Meet the Paralympic Hopeful Who Is Paving the Way for Handcyclists

/ Photography by Geoffrey Knott, Danielle Zickl
Photo credit: Geoffrey Knott

From Bicycling

In late August, nearly 2,000 athletes gathered in Lima, Peru, for the 2019 Parapan American Games—among them was paracyclist Brandon Lyons, who was making his debut on the international stage. It was also just one of the many events that will help determine whether or not all of his hard work at the U.S. Olympic Training Center in Colorado Springs, Colorado, has paid off as he eyes the 2020 Tokyo Olympics.

Lyons, 29, didn’t grow up cycling. Instead, he channeled his efforts into team sports like football, basketball, and lacrosse while growing up in Mechanicsburg, Pennsylvania. But on May 24, 2014, Lyons fractured his T5 and T6 vertebrae when he accidentally dove headfirst into shallow water at a beach in Ocean City, Maryland, while on vacation during Memorial Day weekend. He was paralyzed from the chest down.

Photo credit: Geoffrey Knott
Photo credit: Geoffrey Knott
Photo credit: Geoffrey Knott

He was immediately flown to the nearest hospital—the University of Maryland’s Shock Trauma Center in Baltimore—and prepped for surgery to stabilize his spine. He spent the next month in rehab relearning how to perform normal, everyday tasks such as bathing, changing, and feeding himself.

“I was adamant about trying to get back up and continue living,” Lyons told Bicycling. And while that meant being able to cook himself dinner and drive himself, that also meant getting back to the passion that had shaped his life: sports.

During inpatient rehab in Baltimore, Lyons began handcycling to build up his strength, which got the wheels in his head spinning.

“Prior to my accident, I had signed up for the Marine Corps Marathon,” he said. “When I was introduced to the handcycle, I thought I could still do the race.” However, it took Lyons a couple of weeks to get the hang of handcycling for longer periods of time.

“The first time, it was hard to get out of my driveway—my muscles had to build up strength from laying in a hospital,” he said. “But the second time I took [the handcycle] out, I got a grasp on it. I thought, ‘This is a way to leave my wheelchair.’”

Just five months after his accident, Lyons completed the Marine Corps Marathon in 2:51:43.

Photo credit: Geoffrey Knott
Photo credit: Geoffrey Knott
Photo credit: Geoffrey Knott

In 2016, Lyons moved from his hometown of Mechanicsburg to San Diego to take part in a clinical trial that involved putting stem cells into his spinal cord in the hopes that he’d be able to walk again. He eventually withdrew from the program, but his time in San Diego wasn’t all for naught. Lyons met David Bailey, a former motocross world champion who became paralyzed after a crash and started racing Ironmans in a handcycle.

“I brought my bike back to San Diego, since I’d have someone to ride with,” Lyons said. “But the more we rode together, the more I wanted to beat this guy, and I started getting faster.”

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That same year, Lyons finished the Boston Marathon in sixth place with a time of 1:45:27. Soon after the race, he saw an ad that the USA Paralympic Cycling team was looking for new athletes to join its Residence Program and train to compete in the 2020 Olympics in Tokyo. With his strong showing in Boston, he reached out and made his case.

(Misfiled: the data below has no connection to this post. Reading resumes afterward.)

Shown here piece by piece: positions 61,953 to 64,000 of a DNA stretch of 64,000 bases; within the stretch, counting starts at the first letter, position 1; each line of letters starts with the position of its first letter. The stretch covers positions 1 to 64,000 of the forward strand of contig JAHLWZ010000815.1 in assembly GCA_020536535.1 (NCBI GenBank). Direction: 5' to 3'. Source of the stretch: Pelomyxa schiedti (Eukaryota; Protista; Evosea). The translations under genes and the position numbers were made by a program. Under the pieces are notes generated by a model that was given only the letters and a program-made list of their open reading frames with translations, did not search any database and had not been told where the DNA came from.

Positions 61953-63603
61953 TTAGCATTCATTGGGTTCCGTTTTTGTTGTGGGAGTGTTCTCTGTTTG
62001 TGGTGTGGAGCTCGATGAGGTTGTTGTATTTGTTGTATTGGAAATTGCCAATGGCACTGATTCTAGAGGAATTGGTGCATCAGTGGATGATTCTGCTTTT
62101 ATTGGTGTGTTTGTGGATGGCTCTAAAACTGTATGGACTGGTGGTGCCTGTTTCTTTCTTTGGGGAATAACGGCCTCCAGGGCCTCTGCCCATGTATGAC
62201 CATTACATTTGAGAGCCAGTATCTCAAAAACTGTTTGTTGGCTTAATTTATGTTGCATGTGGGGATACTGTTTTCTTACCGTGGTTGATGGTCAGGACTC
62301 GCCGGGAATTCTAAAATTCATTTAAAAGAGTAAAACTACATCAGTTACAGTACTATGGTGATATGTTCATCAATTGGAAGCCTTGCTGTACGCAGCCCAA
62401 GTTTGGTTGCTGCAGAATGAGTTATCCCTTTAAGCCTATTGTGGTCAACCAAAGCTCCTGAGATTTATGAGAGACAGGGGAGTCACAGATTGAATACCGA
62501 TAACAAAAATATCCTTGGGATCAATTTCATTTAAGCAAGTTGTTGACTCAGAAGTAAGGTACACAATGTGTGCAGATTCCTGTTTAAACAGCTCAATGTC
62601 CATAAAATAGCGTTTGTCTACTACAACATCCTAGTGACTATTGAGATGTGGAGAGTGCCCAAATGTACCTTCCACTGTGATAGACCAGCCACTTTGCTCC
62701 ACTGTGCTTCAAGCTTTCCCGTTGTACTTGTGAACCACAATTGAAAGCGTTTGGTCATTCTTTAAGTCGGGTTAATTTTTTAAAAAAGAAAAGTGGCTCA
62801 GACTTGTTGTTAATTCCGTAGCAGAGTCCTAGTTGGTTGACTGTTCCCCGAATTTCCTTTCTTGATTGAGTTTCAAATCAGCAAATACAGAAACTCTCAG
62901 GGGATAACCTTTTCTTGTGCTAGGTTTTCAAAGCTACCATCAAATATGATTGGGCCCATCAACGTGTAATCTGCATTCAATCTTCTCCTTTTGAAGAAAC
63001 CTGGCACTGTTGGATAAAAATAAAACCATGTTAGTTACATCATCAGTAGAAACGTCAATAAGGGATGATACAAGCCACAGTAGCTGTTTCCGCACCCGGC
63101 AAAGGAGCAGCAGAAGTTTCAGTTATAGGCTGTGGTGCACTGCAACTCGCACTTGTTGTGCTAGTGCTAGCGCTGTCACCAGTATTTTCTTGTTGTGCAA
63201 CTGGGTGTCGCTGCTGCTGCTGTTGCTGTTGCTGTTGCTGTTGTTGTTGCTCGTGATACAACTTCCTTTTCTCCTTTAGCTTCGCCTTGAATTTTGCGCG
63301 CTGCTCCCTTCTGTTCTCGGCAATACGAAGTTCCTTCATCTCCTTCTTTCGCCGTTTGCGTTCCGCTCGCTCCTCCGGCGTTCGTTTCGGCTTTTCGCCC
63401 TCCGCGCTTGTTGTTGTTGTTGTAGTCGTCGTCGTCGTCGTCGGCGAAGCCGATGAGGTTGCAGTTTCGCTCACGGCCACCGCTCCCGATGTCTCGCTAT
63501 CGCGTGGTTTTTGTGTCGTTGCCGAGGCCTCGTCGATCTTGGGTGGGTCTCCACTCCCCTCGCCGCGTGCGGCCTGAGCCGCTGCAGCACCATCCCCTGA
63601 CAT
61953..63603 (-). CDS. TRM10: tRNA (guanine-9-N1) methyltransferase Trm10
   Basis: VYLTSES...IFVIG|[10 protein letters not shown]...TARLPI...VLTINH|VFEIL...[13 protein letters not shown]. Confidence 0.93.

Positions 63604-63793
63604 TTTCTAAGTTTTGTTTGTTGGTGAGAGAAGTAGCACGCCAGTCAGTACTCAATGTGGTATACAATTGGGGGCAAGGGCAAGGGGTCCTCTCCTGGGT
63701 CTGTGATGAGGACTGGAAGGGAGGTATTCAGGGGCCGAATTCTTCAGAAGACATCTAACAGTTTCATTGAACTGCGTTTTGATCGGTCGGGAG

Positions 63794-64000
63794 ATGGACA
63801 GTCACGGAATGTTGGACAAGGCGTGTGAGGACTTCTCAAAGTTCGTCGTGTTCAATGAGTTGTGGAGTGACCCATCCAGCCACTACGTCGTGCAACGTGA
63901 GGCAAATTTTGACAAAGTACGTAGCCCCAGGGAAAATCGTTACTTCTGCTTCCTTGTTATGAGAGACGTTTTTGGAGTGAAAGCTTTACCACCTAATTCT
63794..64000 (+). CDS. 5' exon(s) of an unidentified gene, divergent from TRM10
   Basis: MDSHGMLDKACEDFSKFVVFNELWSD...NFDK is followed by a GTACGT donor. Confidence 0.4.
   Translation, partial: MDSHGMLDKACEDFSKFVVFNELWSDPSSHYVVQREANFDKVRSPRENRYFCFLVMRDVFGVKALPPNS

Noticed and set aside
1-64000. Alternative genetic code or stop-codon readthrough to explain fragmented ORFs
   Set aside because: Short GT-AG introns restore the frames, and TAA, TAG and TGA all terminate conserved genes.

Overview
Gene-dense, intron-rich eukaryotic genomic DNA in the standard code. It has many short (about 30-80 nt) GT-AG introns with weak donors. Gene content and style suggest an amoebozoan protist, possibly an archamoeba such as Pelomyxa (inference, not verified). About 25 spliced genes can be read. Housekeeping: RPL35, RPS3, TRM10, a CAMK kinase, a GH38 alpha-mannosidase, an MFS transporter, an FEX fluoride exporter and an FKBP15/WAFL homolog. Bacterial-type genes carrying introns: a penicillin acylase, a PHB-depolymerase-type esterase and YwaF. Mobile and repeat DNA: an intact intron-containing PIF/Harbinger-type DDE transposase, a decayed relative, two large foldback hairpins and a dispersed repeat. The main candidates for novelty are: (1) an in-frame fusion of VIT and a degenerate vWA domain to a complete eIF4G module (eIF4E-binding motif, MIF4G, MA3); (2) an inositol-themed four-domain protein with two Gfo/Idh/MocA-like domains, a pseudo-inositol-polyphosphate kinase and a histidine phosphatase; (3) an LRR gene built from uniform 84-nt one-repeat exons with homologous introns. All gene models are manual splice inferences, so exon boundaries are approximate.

In March 2017, he received an invitation to try out, and two months later—on May 24—he was accepted. Exactly three years after becoming paralyzed, Lyons became the first handcyclist to be a full-time resident at the U.S. Olympic & Paralympic Training Center in Colorado Springs, Colorado.

Photo credit: Geoffrey Knott
Photo credit: Geoffrey Knott

The dedicated training was intense, but welcome. It forced Lyons to train efficiently and use new muscle groups that could help him excel in international cycling races.

Lyons competes in four events—time trial, road race, criterium, and team relay—and trains 20 hours a week on bike and five to seven hours a week in gym. He’s on the bike seven days a week and in the gym three days a week—but this number drops down to two days per week when the season is in full swing.

When it comes to strength training, his coach, Chris Dellasega, has him focus a lot on explosive push/pull movements—such as bench presses, dips, and pull-ups—at low repetitions to help him work on his speed and power on the bike, especially when it comes to the arm strength he needs to spin his wheels on his handcycle.

Photo credit: Geoffrey Knott
Photo credit: Geoffrey Knott
Photo credit: Geoffrey Knott

Lyons still works as a supervising associate at the Denver location of accounting firm Ernst & Young while training full-time.

“I’ve learned learned time management,” he said. “[Ernst & Young] gives me a lot of flexibility, though—they’ve been so invested in this journey and also invested in developing me as an employee.”

Photo credit: Geoffrey Knott
Photo credit: Geoffrey Knott

Lyons came away from the Parapan American Games with two silver medals in both the mixed time trial H1-5 and the men’s road race H3-5, and right now he is competing at the Paracycling Road World Championships in Emmen, the Netherlands, which started on September 11. (On day one, he was part of a team relay that placed second overall.) After the Road World Championships conclude this weekend, he has nine months until the Olympic Trials in June.

“Consistency, setting goals, nutrition, recovery—all of that is a huge factor in being able to see gains,” he said. “I’ve definitely tried to soak it all in. If I’m fortunate to make it to Tokyo, I know what I want to do to improve.”

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